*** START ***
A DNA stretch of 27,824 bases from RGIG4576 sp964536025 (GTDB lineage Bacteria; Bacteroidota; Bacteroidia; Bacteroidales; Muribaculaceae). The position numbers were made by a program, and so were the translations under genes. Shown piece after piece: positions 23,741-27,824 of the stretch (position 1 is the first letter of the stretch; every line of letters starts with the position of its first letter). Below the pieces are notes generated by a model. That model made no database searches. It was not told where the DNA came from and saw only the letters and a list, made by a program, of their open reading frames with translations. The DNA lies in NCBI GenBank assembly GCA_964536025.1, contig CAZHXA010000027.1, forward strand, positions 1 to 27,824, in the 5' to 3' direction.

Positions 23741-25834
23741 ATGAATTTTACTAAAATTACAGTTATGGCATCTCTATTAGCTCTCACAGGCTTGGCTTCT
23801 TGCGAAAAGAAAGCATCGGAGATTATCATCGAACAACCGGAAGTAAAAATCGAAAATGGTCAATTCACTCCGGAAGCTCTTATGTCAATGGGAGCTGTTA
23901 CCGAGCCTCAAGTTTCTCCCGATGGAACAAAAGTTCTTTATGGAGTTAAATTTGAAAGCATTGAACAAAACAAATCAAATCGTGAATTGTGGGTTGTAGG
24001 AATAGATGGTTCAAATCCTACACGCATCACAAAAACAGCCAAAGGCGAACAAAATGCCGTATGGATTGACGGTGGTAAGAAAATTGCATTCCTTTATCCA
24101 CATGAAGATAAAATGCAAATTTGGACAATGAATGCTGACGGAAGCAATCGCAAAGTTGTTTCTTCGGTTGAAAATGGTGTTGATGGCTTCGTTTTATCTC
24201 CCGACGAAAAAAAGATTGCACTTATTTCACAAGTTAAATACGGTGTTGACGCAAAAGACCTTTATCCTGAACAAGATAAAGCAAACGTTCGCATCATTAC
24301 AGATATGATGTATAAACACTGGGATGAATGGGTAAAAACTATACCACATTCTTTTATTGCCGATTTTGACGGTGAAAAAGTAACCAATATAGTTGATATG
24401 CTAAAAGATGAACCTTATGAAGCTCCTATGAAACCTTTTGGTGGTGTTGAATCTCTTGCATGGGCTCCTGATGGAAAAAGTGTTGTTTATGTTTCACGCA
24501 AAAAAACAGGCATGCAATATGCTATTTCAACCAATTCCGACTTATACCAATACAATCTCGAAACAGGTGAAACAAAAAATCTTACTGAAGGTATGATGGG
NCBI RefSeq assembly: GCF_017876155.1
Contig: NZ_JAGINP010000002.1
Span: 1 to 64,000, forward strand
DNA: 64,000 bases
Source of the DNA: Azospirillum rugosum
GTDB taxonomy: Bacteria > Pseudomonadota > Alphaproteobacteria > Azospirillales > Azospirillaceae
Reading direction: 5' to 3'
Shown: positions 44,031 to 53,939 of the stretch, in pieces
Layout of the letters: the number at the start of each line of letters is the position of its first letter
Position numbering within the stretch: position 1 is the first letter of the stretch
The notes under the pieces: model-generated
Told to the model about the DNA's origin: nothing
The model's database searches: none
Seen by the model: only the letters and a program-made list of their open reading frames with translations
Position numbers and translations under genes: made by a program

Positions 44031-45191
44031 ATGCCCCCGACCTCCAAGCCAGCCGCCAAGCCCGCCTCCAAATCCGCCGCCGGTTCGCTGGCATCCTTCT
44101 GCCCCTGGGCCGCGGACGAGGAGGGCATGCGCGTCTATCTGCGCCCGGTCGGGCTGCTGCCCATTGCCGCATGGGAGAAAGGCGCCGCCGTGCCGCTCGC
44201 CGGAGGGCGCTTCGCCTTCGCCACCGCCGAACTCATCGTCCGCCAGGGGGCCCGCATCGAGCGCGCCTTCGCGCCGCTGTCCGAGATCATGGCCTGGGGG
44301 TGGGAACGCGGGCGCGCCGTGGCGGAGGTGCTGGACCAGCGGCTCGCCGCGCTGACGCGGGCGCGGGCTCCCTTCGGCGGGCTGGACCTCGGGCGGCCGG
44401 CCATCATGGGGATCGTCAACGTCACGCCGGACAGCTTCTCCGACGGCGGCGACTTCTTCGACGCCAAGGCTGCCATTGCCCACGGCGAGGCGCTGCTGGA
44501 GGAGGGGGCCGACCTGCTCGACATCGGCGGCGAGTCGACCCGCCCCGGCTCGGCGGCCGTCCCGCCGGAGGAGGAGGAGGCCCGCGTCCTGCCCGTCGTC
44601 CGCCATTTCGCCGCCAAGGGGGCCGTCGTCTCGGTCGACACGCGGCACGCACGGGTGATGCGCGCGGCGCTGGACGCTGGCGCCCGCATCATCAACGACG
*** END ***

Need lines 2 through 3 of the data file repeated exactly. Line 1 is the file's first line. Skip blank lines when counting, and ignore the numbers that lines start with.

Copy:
Positions 23741-25834
23741 ATGAATTTTACTAAAATTACAGTTATGGCATCTCTATTAGCTCTCACAGGCTTGGCTTCT